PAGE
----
TELEVISION / States of mind: John Lyttle compares factual and fictional views of security, the state and cynicism

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The Independent Culture
LAST NIGHT two journalists used television to expose the inner workings of the modern state. New Statesman reporter Duncan Campbell's Dispatches (C4) adopted the documentary approach to tell of Menwith Hill, a self-contained multi-billion dollar US satellite surveillance complex sprawled across 500 acres of British soil. Meanwhile, in his play The Vision Thing (BBC2), Mark Lawson of the Independent demonstrated how entangled the Tory party had become with the snapping poodle press, how soundbites mattered more than policy, and how there were wheels within corrupt wheels: who was bugging the Foreign Secretary, Nathaniel Parker's adulterous affair and why? MI5? The wicked PM (Derek Jacobi)? And had God really spoken to Jacobi's predecessor (top-billed Richard Wilson)?

Put so baldly, you might be forgiven for thinking that the differing political outlooks of Campbell (head-banging investigator) and Lawson (tongue-in- cheek sophisticate) would mean they would travel up vastly different garden paths. Actually, their immediate concerns had a cosy, almost parochial, familiarity: conspiracy theory, paranoia, the notion that we're always being lied to, looked at and listened in on by shadowy, unchecked forces. One of Campbell's American interviewees ritually invoked 1984 and a certain large sibling - which lacked a certain impact, given that the preceeding, de rigueur camera-hidden-in-bag footage made heavy weather of Menwith Hill's lamentable security precautions: women campaigners seemed able to wander onto the dome-dominated base at will, dart into the buildings, lift documents and skip away again.

Lawson's sense of humour was infinitely more conscious (his first, wickedly judged line was, 'This story will not appear in my memoirs') but even his most poisoned darts, like Campbell's rants, made remarkably little impact on their intended targets, despite hitting them dead-centre every time.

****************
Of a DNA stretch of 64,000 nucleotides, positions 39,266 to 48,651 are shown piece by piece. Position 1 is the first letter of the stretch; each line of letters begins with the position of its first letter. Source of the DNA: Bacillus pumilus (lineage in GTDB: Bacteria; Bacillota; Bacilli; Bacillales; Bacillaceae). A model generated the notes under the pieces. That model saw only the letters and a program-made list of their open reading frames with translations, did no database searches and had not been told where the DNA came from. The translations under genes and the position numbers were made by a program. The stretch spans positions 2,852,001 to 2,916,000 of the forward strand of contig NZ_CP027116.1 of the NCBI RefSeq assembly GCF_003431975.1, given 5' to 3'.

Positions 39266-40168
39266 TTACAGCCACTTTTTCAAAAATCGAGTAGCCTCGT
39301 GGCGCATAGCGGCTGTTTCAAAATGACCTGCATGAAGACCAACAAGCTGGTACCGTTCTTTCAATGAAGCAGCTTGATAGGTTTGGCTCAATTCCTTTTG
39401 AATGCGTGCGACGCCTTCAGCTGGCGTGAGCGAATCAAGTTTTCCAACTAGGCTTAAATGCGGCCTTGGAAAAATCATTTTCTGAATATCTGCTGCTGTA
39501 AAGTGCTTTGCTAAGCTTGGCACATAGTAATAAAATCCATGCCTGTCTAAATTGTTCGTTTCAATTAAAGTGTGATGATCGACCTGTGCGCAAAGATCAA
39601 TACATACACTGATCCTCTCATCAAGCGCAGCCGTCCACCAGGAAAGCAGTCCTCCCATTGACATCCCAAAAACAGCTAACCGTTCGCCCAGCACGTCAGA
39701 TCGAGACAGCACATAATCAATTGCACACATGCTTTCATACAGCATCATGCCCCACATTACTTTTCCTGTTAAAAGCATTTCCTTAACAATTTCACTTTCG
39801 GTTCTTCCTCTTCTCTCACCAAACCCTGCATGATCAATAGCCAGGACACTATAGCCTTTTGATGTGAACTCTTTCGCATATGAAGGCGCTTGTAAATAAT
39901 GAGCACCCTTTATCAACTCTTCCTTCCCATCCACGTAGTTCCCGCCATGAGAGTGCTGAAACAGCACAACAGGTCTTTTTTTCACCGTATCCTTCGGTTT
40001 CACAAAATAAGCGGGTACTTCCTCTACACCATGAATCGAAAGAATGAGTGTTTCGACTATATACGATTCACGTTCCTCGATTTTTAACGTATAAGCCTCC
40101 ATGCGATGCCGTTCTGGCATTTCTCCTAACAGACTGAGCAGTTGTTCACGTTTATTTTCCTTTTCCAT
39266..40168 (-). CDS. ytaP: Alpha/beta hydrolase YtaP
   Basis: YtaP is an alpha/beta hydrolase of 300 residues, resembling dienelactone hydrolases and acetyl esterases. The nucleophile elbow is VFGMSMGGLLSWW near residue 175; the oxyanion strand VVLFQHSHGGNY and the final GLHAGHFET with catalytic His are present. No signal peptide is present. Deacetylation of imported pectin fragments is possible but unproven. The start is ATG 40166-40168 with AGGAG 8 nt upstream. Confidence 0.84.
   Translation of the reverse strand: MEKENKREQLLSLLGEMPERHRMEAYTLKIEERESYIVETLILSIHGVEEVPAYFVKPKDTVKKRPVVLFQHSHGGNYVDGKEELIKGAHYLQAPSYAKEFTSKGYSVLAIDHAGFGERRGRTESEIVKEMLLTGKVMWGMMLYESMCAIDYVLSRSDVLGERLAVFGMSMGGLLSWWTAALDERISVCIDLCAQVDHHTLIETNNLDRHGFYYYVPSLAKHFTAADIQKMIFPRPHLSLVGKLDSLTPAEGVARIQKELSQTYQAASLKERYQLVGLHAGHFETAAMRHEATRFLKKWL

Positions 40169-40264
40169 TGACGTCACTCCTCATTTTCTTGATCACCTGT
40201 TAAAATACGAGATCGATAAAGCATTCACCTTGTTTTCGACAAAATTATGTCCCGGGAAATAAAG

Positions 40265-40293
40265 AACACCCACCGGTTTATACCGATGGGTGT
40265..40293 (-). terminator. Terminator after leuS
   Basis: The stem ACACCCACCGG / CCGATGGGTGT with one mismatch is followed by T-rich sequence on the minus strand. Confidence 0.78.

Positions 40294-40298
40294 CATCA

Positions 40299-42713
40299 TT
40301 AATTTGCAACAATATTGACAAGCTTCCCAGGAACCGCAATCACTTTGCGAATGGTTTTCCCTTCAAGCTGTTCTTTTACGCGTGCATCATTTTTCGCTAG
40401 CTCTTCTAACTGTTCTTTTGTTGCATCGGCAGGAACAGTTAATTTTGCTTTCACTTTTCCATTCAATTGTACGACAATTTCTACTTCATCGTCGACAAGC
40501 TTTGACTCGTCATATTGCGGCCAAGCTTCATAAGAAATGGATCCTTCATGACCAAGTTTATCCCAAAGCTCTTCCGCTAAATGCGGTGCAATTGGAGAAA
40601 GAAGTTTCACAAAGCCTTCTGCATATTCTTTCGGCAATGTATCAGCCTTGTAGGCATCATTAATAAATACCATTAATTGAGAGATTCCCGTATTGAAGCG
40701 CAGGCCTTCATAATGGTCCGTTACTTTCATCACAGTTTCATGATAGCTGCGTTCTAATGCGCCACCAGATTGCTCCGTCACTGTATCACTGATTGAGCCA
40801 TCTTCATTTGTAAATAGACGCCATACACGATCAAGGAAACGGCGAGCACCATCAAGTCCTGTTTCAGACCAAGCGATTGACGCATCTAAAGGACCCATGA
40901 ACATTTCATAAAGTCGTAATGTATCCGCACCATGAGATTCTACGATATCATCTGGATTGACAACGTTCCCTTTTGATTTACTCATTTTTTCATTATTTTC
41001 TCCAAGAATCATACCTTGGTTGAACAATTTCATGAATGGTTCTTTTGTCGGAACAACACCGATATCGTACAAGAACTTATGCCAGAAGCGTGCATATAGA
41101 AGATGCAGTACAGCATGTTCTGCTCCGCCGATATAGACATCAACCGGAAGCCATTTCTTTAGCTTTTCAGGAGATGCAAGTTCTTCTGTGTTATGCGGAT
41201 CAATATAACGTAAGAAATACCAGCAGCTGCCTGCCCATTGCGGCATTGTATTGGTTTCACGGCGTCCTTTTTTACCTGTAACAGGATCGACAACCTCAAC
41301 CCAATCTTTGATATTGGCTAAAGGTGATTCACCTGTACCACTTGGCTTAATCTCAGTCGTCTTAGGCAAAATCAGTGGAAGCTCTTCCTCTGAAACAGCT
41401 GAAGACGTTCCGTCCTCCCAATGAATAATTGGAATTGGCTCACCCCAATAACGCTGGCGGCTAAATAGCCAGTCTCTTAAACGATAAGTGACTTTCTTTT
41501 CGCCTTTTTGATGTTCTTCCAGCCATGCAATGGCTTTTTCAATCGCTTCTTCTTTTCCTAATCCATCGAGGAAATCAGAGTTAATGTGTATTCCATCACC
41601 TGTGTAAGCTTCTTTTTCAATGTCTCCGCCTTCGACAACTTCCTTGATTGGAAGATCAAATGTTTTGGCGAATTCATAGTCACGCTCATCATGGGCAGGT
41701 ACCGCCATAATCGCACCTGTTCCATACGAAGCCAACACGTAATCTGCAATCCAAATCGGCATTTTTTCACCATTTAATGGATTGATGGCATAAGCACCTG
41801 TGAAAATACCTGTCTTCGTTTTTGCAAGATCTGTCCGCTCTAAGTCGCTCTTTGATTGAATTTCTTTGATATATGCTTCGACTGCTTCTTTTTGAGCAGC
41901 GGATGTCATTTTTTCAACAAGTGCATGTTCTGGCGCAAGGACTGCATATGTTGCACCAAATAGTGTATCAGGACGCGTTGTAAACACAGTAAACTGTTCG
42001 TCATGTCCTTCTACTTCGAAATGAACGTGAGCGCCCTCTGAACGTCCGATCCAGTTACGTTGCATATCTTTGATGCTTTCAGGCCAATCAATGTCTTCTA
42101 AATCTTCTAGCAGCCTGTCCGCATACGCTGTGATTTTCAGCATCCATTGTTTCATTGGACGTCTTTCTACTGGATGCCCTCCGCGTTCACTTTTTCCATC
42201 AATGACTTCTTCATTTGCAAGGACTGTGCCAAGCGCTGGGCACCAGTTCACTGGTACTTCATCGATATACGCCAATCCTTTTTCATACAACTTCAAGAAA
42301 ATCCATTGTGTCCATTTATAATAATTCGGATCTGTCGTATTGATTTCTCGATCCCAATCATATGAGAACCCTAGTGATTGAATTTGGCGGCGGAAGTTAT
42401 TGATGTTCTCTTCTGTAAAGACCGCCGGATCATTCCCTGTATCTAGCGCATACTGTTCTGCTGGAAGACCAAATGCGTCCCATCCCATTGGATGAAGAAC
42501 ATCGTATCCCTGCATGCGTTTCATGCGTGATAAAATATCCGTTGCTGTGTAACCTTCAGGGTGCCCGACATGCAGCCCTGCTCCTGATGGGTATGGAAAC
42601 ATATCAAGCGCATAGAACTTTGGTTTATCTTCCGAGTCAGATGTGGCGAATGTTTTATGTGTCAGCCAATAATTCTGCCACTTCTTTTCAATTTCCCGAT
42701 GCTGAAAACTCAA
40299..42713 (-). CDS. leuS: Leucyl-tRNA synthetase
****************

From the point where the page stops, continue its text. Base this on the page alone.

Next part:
This is neither man's fault. Another modern state is terminal cynicism, a condition Campbell and Lawson are at pains to rail against, yet are ultimately powerless to change. Campbell exhaustively collects the evidence against Menwith Hill and its hi-tech invasions of privacy, cites the constitutional and moral laws broken, details the electronic spy network that covers Britain like a rash, and uses radio equipment to tune into the transmission gathering - your calls, my calls, everyone's calls.

The emotion one (unjustifiably) feels, however, is exasperation at the presenter's naivety, not anger at the uncontrolled institution. What, after all, did he expect?

Similarly, Lawson was able to pen a pick-and-mix insider's scenario borrowing from Dianagate, the Mellor affair, the last days of Thatcher and Michael Dobbs's House of Cards without this witch's brew ever courting disbelief or anything remotely resembling shock - sensitivity thresholds are high this decade. Indeed, even the rude picture of PM Richard Wilson crawling across the floor at No 10, apparently poised to chew the carpet, appeared less absurd and more . . . well, to be blunt, fitting.